NEW YORK — So this was the deal: For $50, you got to see Brad Pitt's hotly anticipated zombie thriller "World War Z" before all your friends. You also got 3D glasses to keep, popcorn and sodas, a poster, the DVD when it comes out, and an intimate dinner with Brad.

Just kidding! No dinner with Brad.

But hundreds of fans did pay $50 for the other stuff last week in a small-scale marketing experiment in five theaters — and the studio, Paramount Pictures, says it worked well. With all the recent talk about future movie ticket prices climbing into the stratosphere, is it a harbinger of things to come?

Before you scoff, it's worth noting that premium pricing happens all the time: in Broadway theaters, where you could get second-row seats for Tom Hanks in "Lucky Guy" this week if you paid $300 a pop, or at concerts, where you could pay well over $1,000 for, say, a Rolling Stones VIP package. At Yankee Stadium, a top-tier Legends seat can also top $1,000 per game, but season holders can get perks like a free trip to spring training.

Still, the idea of $50 for a movie strikes a lot of fans the wrong way.

"That's possibly the craziest thing I've ever heard," said Dillon Mahoney, 19, a student at the University of Pennsylvania, waiting in line for a regular "World War Z" showing. "I have a hard time paying 50 bucks for a Phillies game!"

"That's my dinner," noted another Philadelphia moviegoer, Cheyanne Farmer, 15. "That's my allowance," added Rahyaan Hall, her friend. "For a month."

In New York though, one fan did some quick calculating and saw a reasonable value. "With the DVD and all those other things you mention, it probably comes to more than $50," said Alex Leighton, 24, who'd just bought tickets to "World War Z." "So you're getting more than the movie."

That's the point that Paramount wants to make.

"This ended up being a headline that didn't really represent what the offer was," says Megan Colligan, the studio's president of domestic distribution and marketing. "These people stepped up and made their commitment to us, and we gave them a great experience."

That experience, which involved just one show each at five theaters across the country, included not merely seeing the film two days early and the free stuff; the "mega-ticket" buyers also got to bring friends along at regular price and they got a party atmosphere, including a DJ and photo booths.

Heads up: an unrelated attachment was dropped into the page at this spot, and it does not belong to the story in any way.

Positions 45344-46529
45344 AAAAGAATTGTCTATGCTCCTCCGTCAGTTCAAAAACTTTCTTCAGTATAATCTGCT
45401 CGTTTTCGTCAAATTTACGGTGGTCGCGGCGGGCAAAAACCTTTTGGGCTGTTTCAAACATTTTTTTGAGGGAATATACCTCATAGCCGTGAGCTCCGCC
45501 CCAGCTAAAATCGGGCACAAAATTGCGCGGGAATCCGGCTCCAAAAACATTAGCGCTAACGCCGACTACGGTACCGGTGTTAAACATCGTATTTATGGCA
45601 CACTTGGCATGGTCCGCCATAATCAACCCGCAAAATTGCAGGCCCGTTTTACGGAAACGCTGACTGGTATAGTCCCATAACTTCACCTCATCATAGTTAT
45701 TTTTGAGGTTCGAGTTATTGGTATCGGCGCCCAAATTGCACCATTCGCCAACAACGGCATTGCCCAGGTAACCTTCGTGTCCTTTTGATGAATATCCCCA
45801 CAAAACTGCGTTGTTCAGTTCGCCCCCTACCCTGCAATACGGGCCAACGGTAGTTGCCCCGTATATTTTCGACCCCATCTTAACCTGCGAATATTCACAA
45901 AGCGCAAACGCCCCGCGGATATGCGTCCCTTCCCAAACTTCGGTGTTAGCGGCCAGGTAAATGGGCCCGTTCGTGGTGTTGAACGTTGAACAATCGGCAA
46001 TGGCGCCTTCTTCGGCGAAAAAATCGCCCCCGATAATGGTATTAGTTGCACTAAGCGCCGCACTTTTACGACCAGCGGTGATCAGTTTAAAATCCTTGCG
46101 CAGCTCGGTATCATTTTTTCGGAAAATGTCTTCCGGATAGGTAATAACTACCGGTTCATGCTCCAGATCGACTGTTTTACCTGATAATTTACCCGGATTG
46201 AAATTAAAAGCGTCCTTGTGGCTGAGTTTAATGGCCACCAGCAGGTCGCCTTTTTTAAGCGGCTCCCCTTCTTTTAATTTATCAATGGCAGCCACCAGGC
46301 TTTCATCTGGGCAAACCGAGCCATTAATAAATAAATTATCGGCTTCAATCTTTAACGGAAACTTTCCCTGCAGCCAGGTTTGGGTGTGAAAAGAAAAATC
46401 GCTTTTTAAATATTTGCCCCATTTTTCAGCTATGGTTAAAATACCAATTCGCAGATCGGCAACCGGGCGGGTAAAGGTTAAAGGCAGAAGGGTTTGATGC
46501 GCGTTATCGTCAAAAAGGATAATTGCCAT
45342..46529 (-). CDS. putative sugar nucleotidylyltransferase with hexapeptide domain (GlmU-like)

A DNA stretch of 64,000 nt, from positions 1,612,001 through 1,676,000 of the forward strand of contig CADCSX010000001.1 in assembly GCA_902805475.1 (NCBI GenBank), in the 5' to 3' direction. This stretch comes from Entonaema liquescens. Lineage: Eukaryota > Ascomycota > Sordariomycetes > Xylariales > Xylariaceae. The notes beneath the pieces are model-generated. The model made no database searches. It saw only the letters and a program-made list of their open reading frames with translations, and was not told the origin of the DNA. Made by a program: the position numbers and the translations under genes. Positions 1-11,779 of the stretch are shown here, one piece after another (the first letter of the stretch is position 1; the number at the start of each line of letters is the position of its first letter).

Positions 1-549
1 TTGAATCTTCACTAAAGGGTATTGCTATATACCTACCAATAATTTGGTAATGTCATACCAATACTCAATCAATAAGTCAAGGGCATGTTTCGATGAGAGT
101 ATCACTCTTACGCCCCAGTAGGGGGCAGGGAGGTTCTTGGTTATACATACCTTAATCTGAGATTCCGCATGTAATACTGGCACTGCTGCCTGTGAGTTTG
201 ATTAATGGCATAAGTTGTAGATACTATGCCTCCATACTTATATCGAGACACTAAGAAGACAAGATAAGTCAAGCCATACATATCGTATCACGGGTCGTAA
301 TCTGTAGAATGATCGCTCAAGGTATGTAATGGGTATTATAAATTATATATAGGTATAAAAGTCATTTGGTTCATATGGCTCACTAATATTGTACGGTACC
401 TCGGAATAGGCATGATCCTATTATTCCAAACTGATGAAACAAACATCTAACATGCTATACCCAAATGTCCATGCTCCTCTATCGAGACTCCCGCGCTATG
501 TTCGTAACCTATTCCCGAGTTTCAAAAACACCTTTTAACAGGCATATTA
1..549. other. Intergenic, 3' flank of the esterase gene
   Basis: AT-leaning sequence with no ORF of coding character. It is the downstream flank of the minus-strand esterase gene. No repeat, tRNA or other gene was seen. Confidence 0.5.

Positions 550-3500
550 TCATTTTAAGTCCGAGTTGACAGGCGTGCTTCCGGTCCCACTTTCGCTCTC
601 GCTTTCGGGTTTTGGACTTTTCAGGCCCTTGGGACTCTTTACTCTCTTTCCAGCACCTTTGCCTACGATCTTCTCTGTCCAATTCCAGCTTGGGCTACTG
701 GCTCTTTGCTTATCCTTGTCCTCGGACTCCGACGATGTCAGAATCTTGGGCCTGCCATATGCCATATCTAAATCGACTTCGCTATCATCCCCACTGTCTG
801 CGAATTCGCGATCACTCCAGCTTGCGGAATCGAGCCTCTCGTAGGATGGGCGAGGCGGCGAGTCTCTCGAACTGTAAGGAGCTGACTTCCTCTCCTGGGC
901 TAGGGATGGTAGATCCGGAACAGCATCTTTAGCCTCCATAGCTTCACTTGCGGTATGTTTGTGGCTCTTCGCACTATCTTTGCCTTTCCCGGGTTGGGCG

Colligan says that four of the theaters sold out — they averaged 250 seats each — and one was 80 percent full. She wouldn't get more specific in terms of revenue, but said: "It was a fun, positive experience for everyone."

The offer might have gone largely unnoticed, had it not been for its timing: The special showings came just a few days after Hollywood heavyweights Steven Spielberg and George Lucas, speaking at the University of Southern California, issued dire predictions about the future of movie prices, with Lucas estimating tickets could end up at "$50, maybe $100, maybe $150," and Spielberg predicting differentiated pricing according to a film's budget — with the next "Iron Man" costing $25 perhaps, but the next "Lincoln" costing $7.

How realistic were those projections? As for the Lucas estimates, there's no way prices could reach that high, says Tom Adams, analyst and director of U.S. media for IHS Electronics & Media. "I just don't see what we could add to the experience to make it worth that much," he says.

But differentiated pricing is much more realistic, he says. "When you think of it, it's strange to have an industry where every product costs the same, no matter how good or popular," he says. "I think consumers are smart — they can figure out that 'Avatar' costs a lot more to make than a romantic comedy. And we see with 3D movies that price flexibility is possible, for a different viewing experience."

At Paramount, Colligan points out that her studio's $50 experiment is not really about Lucas' dire price projections, but about the need to find new, creative ways to market the movie experience, both in theaters and at home.

"This is all part of wanting to take risks, to develop new strategies of how we do business," she says. "There's going to be more experimenting to come. You can't do what you did 10 years ago and have the same results."

The advantages of a "mega-ticket"-like scheme, if people go for it, are clear for the studio (Paramount partnered with Regal Entertainment Group, the large movie-theater circuit). First, you get customers buying the DVD at the same time they see the movie, rather than buying it later and only if they really loved the film.

Perhaps even more important, you help generate early buzz, with moviegoers spreading the news on social networks two days before opening. It's like having theaters full of critics ready to post their reviews — but here, the critics are fans, predisposed to loving the film.

The upside for fans? They get to see the film early — not a small thing, depending on the fan and the movie. It may work even better for installments of huge franchises, mused Leighton, the New York movie fan, and his friend, Florian Baier, 22.

"I wouldn't have done it for this movie, but maybe for the next 'Star Wars' film or maybe 'Lord of the Rings,'" Leighton said. "I'd also be checking the online reviews — I'd have to know the movie was good."

Added Baier: "I wouldn't do it for the DVD. That is not a draw." Leighton agreed: "There are easier ways to watch online. If I even have the time."

Note to studios: Maybe you should think about offering that dinner with Brad, after all.